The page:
In Novusumzi Masala’s life, there are 13 of everything – 13 pairs of battered shoes scattered around her tiny two-bedroom house, 13 bowls stacked high above her sink, 13 stacks of homework to puzzle over every night. At age 78, Ms. Masala is busy raising a baker’s dozen of her grandchildren, scrambling to keep pace with everything from the rap beats thumping from their tinny cell phone speakers to the schedule of their anti-retroviral medicines and doctors’ visits.
Sub-Saharan Africa is, by global standards, a dramatically young region: 60 percent of its population is under 25, and there are 12.9 people on the continent between the ages of 20 and 64 for every one person over 65. (Compare that with Europe, where there are four young adults for every older adult, or Japan, where there are just two). Africa’s population, meanwhile, is growing faster than any other region on earth, and by 2100 the UN predicts that one in four people on the planet will live here.
Depending on whom you ask, the continent’s so-called “youth bulge” is either a spectacular opportunity – with the potential to be an engine for massive economic growth – or a ticking time bomb. If the continent’s vast supply of youth grow up to become a vast supply of unemployed adults, after all, it could spell social and political disaster across the continent.
But one solution for how to create opportunity for the continent’s young people may be, ironically, to look in other direction, to its elderly – and particularly men and women like Masala.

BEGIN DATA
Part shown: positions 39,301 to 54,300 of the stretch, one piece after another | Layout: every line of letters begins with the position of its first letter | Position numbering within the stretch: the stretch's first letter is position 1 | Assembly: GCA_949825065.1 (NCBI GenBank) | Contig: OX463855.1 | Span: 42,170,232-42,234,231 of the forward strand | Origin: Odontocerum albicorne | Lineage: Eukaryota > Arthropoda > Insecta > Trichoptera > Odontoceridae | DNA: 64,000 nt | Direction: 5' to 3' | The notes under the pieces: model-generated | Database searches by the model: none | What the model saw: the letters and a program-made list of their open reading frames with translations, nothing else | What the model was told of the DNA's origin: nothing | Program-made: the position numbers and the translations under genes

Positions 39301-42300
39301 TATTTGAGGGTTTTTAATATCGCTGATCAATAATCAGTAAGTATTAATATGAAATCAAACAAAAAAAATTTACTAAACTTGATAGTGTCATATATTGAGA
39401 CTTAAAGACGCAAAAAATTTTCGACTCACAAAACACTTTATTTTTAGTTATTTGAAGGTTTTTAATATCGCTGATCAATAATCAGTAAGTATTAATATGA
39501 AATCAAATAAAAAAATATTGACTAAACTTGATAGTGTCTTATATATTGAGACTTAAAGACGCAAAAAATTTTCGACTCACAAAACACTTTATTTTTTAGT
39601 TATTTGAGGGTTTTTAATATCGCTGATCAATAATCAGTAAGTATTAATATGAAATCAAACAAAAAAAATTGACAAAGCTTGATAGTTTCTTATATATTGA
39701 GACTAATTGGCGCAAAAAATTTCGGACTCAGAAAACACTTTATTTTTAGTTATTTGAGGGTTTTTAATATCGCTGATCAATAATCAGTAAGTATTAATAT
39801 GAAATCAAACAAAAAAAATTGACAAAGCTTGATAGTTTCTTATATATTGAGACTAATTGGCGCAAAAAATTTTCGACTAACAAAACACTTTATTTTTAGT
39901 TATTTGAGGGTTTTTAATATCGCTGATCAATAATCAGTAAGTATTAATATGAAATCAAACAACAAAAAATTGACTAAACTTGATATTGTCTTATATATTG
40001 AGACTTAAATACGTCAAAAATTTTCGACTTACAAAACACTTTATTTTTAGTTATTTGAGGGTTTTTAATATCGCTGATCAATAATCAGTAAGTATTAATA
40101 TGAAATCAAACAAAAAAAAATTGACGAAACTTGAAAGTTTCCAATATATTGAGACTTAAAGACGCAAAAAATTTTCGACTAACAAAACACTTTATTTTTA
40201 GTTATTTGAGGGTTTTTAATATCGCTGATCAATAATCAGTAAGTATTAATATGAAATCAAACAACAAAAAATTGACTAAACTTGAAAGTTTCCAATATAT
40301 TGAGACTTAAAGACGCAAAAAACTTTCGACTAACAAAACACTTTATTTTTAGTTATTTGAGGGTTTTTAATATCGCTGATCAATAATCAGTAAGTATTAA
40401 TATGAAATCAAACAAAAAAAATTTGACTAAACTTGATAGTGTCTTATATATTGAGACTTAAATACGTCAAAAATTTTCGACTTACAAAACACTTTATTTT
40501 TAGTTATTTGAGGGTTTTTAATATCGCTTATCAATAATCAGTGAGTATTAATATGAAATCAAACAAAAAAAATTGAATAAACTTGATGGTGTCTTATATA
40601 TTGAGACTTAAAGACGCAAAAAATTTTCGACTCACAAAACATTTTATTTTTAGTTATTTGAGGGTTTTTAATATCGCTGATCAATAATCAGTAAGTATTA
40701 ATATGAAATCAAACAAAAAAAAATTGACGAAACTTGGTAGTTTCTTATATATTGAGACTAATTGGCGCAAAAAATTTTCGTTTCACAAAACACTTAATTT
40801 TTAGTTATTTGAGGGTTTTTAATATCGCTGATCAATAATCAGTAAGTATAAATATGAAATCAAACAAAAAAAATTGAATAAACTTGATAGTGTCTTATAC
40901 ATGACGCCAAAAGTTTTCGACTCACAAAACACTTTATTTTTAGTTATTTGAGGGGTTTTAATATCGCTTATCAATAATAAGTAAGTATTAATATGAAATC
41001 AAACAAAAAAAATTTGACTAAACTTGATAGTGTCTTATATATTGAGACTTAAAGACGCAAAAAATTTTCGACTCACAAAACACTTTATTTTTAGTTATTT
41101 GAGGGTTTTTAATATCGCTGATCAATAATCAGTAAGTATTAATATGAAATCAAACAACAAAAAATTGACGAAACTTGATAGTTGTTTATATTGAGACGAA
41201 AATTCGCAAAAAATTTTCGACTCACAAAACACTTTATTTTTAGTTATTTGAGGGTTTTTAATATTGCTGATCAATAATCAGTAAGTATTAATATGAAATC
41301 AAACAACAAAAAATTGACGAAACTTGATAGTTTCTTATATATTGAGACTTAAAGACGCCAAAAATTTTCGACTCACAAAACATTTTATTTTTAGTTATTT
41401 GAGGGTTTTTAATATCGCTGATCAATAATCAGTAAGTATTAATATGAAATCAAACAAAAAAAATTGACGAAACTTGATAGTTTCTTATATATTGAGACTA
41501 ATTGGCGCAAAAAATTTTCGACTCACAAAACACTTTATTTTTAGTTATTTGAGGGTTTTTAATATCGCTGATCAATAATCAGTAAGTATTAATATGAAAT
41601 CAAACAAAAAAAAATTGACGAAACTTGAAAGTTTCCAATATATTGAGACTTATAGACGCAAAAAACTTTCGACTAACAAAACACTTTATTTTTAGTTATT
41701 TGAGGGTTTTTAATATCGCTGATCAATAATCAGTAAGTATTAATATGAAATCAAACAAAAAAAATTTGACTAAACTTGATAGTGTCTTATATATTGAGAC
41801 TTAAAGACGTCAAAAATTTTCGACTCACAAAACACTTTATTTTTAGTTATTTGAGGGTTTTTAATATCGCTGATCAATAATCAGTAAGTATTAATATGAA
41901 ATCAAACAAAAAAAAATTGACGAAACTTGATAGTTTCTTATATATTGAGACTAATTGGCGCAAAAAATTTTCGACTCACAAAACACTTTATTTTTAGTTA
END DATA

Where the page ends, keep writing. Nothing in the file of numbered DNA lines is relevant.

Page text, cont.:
“The lives of older and younger people are closely linked – there is a skills and knowledge transfer there that needs to happen for society to function,” says Isabella Aboderin, a senior research scientist at the African Population and Health Research Center in Nairobi.
In South Africa, where nearly 1 in 5 people is HIV positive, the link between the old and the young is particularly intimate. The country has approximately 3.7 million orphans – half of whom lost their parents to AIDS – and 8 percent of all children here are being raised by their grandparents, according to Statistics South Africa. (Continent-wide, UNICEF estimates that half of Africa’s 132 million orphans live with their grandparents.)
Although Africa’s population remains tilted toward the young, Masala’s demographic is also rising in size. Africans, like people everywhere in the world, are beginning to live longer, and over the next 35 years, the percentage of the population over 65 here is expected to triple to about 10 percent, according to the UN.
But the continent’s demographics also put it in a unique position globally. Unlike regions of the world where figuring out how to care for a rapidly aging population is already putting policy makers on the back foot, Africa has time. While there are halting signs that regional bodies like the African Union recognize the challenge ahead, on balance, however, the region remains unprepared, Ms. Aboderin says.
“Unlike what’s been happening in other regions where there’s a very explicit recognition that an aging population is a very serious development issue that requires planning and actions, this hasn’t yet been the case in sub-Saharan Africa,” she says. “On the whole, I think, it’s fair to say that at the national level issues of aging remain marginal, if they feature at all.” For the Masalas, however, there is little question of the essential connection between its younger and older members.